(4)

Several Memoranda of Understanding on exchange of information have been signed between Union supervisors and insurance departments of the US states. Since the adoption of Delegated Decision (EU) 2015/2290, a further eleven US states have become signatories to the Multilateral Memorandum of Understanding of the International Association of Insurance Supervisors. Confidentiality rules based on NAIC model laws, are incorporated into state legislation and require state supervisors and their staff to maintain the confidentiality of information received from foreign supervisors.

(5)

On the basis of the assistance provided by EIOPA and in the light of the solvency requirements applicable in the United States, it is clear that the criteria laid down in Article 227(5) of Directive 2009/138/EC continue to be met by solvency regime in force in the United States applicable to undertakings with their head office in that third country. It is therefore appropriate to renew the determination, laid down in Delegated Decision (EU) 2015/2290, that that solvency regime is provisionally equivalent to that laid down in Title I, Chapter VI of Directive 2009/138/EC. The Commission may, however, undertake a specific review at any time where relevant developments make it necessary to re-assess the equivalence determined by this Decision, including international developments. Such regular or specific reviews could lead to the amendment or repeal of this Decision. The Commission should therefore continue to monitor, with the assistance of EIOPA, the evolution of the solvency regime in force in the United States and the fulfilment of the conditions on the basis of which this Decision has been adopted.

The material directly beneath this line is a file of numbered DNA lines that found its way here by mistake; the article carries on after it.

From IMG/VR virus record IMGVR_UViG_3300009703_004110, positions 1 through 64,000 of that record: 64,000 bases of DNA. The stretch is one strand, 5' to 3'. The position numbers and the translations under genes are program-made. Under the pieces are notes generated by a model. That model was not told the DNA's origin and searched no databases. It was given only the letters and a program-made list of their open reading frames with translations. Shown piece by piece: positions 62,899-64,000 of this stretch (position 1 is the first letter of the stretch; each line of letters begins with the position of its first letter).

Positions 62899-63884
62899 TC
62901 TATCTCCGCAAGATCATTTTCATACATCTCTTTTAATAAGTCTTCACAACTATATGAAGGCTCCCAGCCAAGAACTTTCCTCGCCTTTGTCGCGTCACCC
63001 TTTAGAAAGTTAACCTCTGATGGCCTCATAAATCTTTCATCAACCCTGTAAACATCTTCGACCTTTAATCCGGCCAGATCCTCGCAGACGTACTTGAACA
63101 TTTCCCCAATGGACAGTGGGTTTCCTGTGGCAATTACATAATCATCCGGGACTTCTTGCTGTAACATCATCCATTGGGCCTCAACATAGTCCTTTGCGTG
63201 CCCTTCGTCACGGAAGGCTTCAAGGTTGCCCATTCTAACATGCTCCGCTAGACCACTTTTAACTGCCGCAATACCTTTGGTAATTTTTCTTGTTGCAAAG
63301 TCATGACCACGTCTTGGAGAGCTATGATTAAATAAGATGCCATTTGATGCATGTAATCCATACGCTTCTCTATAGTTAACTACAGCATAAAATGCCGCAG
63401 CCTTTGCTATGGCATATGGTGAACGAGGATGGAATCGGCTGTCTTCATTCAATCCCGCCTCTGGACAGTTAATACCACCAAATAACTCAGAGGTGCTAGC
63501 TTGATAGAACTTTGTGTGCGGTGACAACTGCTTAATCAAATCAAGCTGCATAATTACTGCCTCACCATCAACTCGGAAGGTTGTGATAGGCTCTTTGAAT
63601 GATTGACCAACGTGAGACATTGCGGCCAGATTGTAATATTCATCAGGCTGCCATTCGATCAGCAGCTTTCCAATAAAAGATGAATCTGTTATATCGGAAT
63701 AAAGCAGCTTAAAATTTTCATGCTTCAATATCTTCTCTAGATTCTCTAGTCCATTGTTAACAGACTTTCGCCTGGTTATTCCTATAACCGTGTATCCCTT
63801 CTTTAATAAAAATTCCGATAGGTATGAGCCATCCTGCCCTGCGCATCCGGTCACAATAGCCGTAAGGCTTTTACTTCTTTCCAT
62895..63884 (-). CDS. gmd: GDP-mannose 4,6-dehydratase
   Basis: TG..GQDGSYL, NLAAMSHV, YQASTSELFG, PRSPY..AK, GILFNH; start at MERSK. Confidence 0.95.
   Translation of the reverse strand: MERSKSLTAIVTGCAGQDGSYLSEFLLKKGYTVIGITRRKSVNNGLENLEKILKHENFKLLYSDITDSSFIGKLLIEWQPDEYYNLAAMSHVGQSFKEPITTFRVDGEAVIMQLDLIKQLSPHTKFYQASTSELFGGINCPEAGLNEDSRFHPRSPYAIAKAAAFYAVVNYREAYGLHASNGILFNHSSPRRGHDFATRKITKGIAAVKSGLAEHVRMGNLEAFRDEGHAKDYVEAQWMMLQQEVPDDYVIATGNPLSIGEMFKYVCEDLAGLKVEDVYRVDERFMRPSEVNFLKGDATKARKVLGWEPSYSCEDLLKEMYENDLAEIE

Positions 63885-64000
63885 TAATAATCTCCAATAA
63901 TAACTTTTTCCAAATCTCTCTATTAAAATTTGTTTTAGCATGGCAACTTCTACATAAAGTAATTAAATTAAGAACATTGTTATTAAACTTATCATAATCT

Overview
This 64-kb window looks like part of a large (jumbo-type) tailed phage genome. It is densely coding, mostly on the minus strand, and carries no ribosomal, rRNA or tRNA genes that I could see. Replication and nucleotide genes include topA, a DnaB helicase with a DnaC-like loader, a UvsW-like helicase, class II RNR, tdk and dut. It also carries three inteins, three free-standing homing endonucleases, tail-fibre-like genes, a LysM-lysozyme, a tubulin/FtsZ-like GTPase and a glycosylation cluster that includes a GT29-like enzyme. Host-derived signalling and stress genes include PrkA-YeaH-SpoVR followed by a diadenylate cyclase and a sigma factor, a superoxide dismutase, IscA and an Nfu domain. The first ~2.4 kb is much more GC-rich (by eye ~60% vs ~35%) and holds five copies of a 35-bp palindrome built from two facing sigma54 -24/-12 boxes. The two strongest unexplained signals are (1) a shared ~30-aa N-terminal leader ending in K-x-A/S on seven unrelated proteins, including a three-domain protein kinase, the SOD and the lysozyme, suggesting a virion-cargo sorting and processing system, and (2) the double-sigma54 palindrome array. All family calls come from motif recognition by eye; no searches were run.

(6)

To give the Union businesses the necessary legal certainty, the provisional decisions should be renewed well in advance, in line with the Commission’s practice. This decision covers the United States due to the fact that the Commission has all information necessary for the renewal of the determination that the solvency regime in force in that third country is provisionally equivalent to that laid down in Title I, Chapter VI of Directive 2009/138/EC. The Commission will initiate the process of renewing provisional equivalence decisions for other third countries and take a final decision on the specific renewals after having received EIOPA’s assessments on the third countries concerned,

HAS ADOPTED THIS DECISION:

Article 1

The solvency regime in force in the United States and applicable to insurance and reinsurance undertakings with head offices in the United States shall continue to be considered as provisionally equivalent to the regime laid down in Title I, Chapter VI, of Directive 2009/138/EC.

Article 2

A renewal of the provisional equivalence is granted from 1 January 2026 to 31 December 2035.

Article 3

This Decision shall enter into force on the twentieth day following that of its publication in the Official Journal of the European Union.

Done at Brussels, 14 March 2024.

For the Commission

The President

Ursula VON DER LEYEN


(1)   OJ L 335, 17.12.2009, p. 1, ELI: http://data.europa.eu/eli/dir/2009/138/oj.

(2)  Commission Delegated Decision (EU) 2015/2290 of 5 June 2015 on the provisional equivalence of the solvency regimes in force in Australia, Brazil, Canada, Mexico and the United States and applicable to insurance and reinsurance undertakings with head offices in those countries (OJ L 323, 9.12.2015, p. 22, ELI: http://data.europa.eu/eli/dec_del/2015/2290/oj).


ELI: http://data.europa.eu/eli/dec_del/2024/1763/oj

ISSN 1977-0677 (electronic edition)